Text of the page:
Share this post


Link to post
Share on other sites

The direction that the Bonds took with Craig was put down to a combination of the influence of Austin Powers (the 007 movies themselves couldn't be tongue-in-cheek when Myers had sent them up so well, it was felt) and 9/11 (after that, a flippant tone for Bond felt 'wrong' apparently).

Except ... the first Bond out of the traps after 9/11 was Die Another Day, which apart from a couple of script changes (Graves' space-laser satellite weapon being seen to incinerate several troops, for example) went ahead as one of the silliest OTT entries in the franchise to date (the aforementioned laser satellite, the DNA manipulation clinic, the 'invisible' car etc).           

Share this post


Link to post
Share on other sites
2 hours ago, TGP said:

I don't want every movie to be obsessed with "grit" - that's a more annoying trope lately if you ask me than Drax's R&R pet peeve, even though it might be the same thing. Let the story dictate the tone logically.  Marvel movies should be pretty much what they are.  The new DC ones take it somewhat too far and it all feels incongruous. 

 

It's funny; after Infinity War, Marvel has proved that it can do "gritty" better than the DCEU.

Share this post


Link to post
Share on other sites
44 minutes ago, Sweeping Strings said:

The direction that the Bonds took with Craig was put down to a combination of the influence of Austin Powers (the 007 movies themselves couldn't be tongue-in-cheek when Myers had sent them up so well, it was felt) and 9/11 (after that, a flippant tone for Bond felt 'wrong' apparently).

Except ... the first Bond out of the traps after 9/11 was Die Another Day, which apart from a couple of script changes (Graves' space-laser satellite weapon being seen to incinerate several troops, for example) went ahead as one of the silliest OTT entries in the franchise to date (the aforementioned laser satellite, the DNA manipulation clinic, the 'invisible' car etc).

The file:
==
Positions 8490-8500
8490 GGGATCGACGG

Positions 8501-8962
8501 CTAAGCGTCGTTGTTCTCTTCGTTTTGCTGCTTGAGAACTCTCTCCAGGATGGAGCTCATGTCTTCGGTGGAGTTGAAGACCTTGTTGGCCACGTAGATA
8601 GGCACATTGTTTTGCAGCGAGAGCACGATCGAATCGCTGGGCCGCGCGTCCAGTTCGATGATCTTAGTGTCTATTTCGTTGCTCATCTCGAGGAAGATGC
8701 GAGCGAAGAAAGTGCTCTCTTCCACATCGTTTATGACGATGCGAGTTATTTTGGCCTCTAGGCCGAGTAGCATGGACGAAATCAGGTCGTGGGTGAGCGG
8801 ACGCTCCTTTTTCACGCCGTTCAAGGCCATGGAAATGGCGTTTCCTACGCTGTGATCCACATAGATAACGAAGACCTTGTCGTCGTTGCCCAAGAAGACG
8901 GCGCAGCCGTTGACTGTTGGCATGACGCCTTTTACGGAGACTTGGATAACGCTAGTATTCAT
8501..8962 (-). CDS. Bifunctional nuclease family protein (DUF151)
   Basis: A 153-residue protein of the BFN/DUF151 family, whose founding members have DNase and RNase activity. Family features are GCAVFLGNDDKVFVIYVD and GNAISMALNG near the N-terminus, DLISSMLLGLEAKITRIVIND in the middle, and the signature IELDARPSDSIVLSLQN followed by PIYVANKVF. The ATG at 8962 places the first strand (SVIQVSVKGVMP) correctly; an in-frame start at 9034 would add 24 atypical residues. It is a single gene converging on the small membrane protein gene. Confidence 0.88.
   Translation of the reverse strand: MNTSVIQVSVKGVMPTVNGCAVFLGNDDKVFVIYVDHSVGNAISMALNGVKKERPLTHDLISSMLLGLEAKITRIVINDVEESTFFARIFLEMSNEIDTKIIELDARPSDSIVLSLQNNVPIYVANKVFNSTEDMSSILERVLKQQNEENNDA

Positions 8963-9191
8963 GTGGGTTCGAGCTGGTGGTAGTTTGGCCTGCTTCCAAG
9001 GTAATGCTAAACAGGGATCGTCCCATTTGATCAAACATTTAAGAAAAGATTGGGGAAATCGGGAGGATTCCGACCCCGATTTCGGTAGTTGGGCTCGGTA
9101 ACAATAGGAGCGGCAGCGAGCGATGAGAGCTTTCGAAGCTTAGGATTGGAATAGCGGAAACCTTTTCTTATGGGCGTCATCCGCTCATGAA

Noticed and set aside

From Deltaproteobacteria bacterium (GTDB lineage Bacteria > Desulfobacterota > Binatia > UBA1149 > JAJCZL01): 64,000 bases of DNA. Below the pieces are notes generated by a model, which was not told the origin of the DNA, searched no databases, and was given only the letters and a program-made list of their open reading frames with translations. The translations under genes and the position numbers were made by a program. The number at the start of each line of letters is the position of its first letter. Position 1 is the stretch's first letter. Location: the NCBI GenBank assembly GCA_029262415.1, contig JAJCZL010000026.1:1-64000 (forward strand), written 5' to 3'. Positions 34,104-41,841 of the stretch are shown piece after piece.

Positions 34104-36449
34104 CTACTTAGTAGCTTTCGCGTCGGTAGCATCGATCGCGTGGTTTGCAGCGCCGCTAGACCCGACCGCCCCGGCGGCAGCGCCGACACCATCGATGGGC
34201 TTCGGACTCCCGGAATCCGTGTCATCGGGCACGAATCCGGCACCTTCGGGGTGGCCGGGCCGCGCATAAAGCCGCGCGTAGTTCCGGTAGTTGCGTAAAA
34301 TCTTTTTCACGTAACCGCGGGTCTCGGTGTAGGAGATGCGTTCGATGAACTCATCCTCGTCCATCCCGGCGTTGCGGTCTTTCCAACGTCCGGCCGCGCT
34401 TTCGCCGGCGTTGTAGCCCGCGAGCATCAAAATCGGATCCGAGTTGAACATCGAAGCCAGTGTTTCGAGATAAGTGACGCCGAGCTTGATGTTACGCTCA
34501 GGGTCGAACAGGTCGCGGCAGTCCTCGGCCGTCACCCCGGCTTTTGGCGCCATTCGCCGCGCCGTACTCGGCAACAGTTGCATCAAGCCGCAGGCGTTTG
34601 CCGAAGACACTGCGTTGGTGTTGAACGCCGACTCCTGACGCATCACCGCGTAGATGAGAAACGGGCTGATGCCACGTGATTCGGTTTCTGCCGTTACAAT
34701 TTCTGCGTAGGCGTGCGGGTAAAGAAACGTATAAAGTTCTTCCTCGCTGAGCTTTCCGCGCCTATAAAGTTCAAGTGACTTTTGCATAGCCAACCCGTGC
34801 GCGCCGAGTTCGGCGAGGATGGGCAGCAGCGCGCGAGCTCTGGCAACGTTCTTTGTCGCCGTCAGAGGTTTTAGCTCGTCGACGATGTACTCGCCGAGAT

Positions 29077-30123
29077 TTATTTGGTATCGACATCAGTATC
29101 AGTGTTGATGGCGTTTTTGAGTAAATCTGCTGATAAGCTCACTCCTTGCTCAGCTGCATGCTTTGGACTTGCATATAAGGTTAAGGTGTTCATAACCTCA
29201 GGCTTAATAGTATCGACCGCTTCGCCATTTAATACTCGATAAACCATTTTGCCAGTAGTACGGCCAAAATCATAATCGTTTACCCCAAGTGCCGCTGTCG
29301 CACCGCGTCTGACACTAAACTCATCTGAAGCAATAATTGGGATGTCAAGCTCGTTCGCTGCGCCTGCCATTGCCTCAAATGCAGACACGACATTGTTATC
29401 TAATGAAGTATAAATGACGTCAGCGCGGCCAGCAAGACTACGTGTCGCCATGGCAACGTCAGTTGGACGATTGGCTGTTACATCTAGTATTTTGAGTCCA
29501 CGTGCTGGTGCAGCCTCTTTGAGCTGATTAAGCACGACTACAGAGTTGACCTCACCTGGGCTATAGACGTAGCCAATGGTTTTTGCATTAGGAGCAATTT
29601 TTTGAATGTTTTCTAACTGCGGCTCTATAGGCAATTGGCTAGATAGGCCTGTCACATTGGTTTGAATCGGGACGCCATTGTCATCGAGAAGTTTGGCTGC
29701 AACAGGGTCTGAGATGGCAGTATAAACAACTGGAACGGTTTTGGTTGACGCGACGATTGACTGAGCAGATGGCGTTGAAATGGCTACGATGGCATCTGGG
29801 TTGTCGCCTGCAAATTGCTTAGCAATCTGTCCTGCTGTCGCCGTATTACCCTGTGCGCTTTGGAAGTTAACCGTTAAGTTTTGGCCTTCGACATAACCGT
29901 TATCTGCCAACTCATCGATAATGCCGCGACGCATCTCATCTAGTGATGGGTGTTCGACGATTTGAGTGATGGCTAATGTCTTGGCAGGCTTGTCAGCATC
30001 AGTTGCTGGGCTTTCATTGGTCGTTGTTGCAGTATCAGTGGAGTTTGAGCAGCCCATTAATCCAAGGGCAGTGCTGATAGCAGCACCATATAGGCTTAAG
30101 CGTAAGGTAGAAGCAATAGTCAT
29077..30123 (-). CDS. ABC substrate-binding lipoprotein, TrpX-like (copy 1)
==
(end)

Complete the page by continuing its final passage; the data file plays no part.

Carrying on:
Of course, Die Another Day was already deep within production as 9/11 happened, so they weren't going to overhaul the movie just to make it more appropriate to the time. The true effects of 9/11 and its impact on cinema wouldn't really be felt until a few years later. Batman Begins was already in development as an adaptation of Batman: Year One with Darren Aronofsky at the helm, but Nolan made it all history. It wasn't until The Dark Knight when all this doom and gloom was really starting to set in. And the new Craig Bonds in 2006 and 2008 played like "oh people are too sophisticated for fantastical stuff anymore - they've experienced terror trauma!"

Share this post


Link to post
Share on other sites

I don't think it began with "The Dark Knight." I never really accredited this shift in tone of blockbuster filmmaking to Nolan. I think to tie it to 9/11 and really to the maturation of large-scale filmmaking as an art-form, is the more appropriate approach. While @Quintus is correct, Jackson's Lord of the Rings and his King Kong are very serious films, as were other films coming out at the time.

 

13 hours ago, John said:

After Infinity War, Marvel has proved that it can do "gritty" better than the DCEU.

 

Its not that gritty. Its just that we've been so used to Marvel being light and fluffy that this film's approach was surprising by comparison.

 

16 hours ago, TGP said:

Marvel movies should be pretty much what they are.  The new DC ones take it somewhat too far and it all feels incongruous.  Nolan nailed a more grounded approach

 

To my mind, while it is the superior approach, its one that the filmmaker needs to truly commit to. So, if we take something like Man of Steel as a case study, that film was quite serious until about two-thirds of the way through, but by the time the climactic battle scene kicked in, it just became incongurous with the rest of the film, because it wasn't presented as a commentary and lamentation of the destruction: not in how it was plotted, shot nor performed. It was gleeful.

 

That isn't to say that a film can't be tonally diverse. You can only measure moments of gravity against moments of levity. I guess what sets the two apart, strucutrally, is the order: you can't impress upon an audience the gravity of the narrative that you are telling for it to become buffonish at the end, but you can start with a lighthearted narrative and develop it (usually around the midpoint) into something more confronting.

 

 

Share this post


Link to post
Share on other sites
6 minutes ago, Chen G. said: